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Kenya Reports

Report #48
May 14, 2008

Outside of our house is a small plot of corn (maize) that our neighbor has planted. It is a luscious green, about 18 inches high, and growing like wildfire. The owner planted this corn around April 1. As we drive around the countryside, those who planted their fields about that time, likewise have lush green fields. But many others planted much later--some are still planting. In these fields the corn is just breaking through or only six inches high. When I used to be in agricultural development, one of the rules we tried to teach farmers was "early planting" -- as soon as the rains came. I am afraid that those who planted late will have a poor crop. Then as we drive toward Eldoret, where there are large farms growing corn, many fields have not even been plowed let alone planted. Normally Kenya is self-sufficient in corn.

Then there is another problem. The cost of fertilizer has skyrocketed to three times what it was last year. This is a worldwide problem as the price of oil used to make the fertilizer and to transport it has risen so much. The fertilizer importers say that they imported the usual amount of fertilizer, but they have large stock on hand since people did not buy it.

This is the fertilizer that is put on the field when planting. A second top dressing is put on after weeding. The Government has agreed to subsidize the cost of the top dressing. Yet since the farmers have not used the recommended amount of fertilizer on their corn when planting, the yield will be depressed.

The Government has given hybrid corn seed and fertilizer to some of the internally displaced people. On the one hand some of the IDP's have sold their seed and fertilizer because they can't return to their plots to plant and on the other hand local people are complaining that the Government is showing favoritism to the IDP's. I heard that when a shipment of fertilizer was brought to Turbo for the IDP's, the local people snatched the fertilizer away and severely beat one man from the IDP camp.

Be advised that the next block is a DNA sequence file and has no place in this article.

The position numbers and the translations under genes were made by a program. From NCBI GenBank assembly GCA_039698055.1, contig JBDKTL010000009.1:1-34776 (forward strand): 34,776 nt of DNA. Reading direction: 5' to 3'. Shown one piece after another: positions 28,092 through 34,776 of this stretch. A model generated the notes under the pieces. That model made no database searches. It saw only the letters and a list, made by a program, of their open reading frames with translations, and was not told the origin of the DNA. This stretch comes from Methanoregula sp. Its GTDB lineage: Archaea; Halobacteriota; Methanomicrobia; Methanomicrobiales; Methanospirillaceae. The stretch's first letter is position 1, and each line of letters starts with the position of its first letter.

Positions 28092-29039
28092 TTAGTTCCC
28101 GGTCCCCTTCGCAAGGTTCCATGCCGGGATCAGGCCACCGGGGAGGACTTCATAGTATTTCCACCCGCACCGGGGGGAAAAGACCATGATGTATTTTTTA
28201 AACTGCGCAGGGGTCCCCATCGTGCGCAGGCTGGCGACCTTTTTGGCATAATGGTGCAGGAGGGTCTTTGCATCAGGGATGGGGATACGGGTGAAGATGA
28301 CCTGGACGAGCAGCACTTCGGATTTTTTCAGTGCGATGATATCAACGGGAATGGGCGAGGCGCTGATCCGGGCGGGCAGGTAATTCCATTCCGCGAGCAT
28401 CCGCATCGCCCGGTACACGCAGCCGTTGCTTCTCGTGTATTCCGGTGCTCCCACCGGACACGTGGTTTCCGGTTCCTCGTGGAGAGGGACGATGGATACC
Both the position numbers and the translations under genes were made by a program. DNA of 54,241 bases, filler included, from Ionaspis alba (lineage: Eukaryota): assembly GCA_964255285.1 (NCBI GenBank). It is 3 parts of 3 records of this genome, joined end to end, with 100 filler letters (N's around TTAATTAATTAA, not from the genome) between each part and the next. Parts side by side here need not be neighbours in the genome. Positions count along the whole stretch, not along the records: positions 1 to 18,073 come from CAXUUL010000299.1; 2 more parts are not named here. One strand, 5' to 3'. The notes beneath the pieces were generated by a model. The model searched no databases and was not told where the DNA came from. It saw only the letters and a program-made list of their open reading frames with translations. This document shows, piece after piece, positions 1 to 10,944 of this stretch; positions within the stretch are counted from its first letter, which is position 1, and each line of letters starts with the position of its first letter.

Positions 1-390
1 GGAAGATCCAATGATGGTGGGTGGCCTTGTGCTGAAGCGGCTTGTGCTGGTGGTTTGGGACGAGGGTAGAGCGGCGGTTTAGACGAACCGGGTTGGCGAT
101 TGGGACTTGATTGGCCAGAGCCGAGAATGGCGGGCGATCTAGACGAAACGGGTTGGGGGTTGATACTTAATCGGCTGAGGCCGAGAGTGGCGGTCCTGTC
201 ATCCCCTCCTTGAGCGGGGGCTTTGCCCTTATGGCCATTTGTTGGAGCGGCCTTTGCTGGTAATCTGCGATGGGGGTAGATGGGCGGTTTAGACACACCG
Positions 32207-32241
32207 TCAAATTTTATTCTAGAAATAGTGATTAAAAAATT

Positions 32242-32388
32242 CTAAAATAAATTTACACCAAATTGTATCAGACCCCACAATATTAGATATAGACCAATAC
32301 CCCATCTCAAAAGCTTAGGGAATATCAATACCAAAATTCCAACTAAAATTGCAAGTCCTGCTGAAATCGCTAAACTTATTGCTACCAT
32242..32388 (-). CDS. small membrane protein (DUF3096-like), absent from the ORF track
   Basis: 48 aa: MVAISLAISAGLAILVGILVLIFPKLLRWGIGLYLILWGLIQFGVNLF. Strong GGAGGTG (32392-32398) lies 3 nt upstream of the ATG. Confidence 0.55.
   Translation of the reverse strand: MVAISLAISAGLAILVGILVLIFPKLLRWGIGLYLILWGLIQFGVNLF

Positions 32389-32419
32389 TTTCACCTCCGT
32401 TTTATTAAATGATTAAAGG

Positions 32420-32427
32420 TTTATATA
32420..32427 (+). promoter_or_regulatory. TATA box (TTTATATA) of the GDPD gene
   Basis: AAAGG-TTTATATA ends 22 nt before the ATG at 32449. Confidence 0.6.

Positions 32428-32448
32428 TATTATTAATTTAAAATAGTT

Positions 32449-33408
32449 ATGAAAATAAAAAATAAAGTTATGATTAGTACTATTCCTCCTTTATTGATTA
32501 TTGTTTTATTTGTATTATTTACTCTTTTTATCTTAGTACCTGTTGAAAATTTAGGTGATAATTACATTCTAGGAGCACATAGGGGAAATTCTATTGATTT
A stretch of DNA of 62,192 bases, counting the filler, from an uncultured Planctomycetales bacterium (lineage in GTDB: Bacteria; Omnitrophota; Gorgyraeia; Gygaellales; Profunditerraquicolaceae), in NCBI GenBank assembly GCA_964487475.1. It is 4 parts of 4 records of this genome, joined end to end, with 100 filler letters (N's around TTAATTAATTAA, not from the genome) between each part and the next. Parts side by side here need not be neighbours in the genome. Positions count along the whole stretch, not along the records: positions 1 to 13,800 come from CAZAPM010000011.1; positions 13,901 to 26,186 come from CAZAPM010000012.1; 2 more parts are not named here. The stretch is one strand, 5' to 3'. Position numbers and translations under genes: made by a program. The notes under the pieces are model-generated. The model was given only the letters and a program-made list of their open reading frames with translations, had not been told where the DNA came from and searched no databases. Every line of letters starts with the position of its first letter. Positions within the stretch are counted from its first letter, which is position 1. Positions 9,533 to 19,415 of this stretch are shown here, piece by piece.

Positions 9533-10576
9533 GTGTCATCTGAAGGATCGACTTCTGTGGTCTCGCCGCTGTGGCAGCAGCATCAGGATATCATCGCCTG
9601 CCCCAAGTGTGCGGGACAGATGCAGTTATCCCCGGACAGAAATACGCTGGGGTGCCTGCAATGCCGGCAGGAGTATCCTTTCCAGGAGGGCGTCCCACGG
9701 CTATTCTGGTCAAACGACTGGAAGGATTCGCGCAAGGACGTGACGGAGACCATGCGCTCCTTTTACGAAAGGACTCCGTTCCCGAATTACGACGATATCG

Reports indicate that almost 4 million 200 pound bags of corn were destroyed during the violence--a little over 10% of the crop. The price has shot up and even though we live in the Kenyan corn belt, we are unable to buy anything but small quantities (less than a bag) of corn. The Government expects there to be a shortage of 4 million bags by August and therefore will import this amount from South Africa--at what cost I don't know since corn is now at a record world price and there will be transportation costs on top of that.

My opinion is that this is only the beginning of the food shortage. Predictions are that the harvest this year, if the weather is good, will be down by 40%. If this holds true, then another 14 million bags will have to be imported in the coming year.

This increase worldwide in food prices as already caused riots in a number of countries. Is this being reported in the American media? Then one of the major causes of this price increase is the diversion of food into making of ethanol. I think you have seen large price increases in the US in meat, poultry, and dairy products--I was amazed at theincreases when I was in the US in March.

In Kenya, who is going to suffer? Naturally it is the poor who are already reported to be spending 50% of their income on food. The elite and middle class will be able t pay the increased prices. Will the plight of the poor be ignored? This will be one of those tests to see if Kenya is changing or not. If the plight of the poor is ignored, then we are back to the same old Kenya which gave rise to the violence after the election.

In the long run there is also a possibility that the rural farmers will benefit. In the past almost all countries in the world, including Kenya, have favored the urban centers by keeping food prices low. The rural folk are then unable to make a living off their land and so, many flock to the slums of the cities to try to make a living. Will high food prices make it less advantageous to live in the city and more advantageous to live in the rural areas? Will this be enough to reverse the flow of people from the countryside to the cities? Will higher food prices lead farmers to use better production techniques that increase yields?

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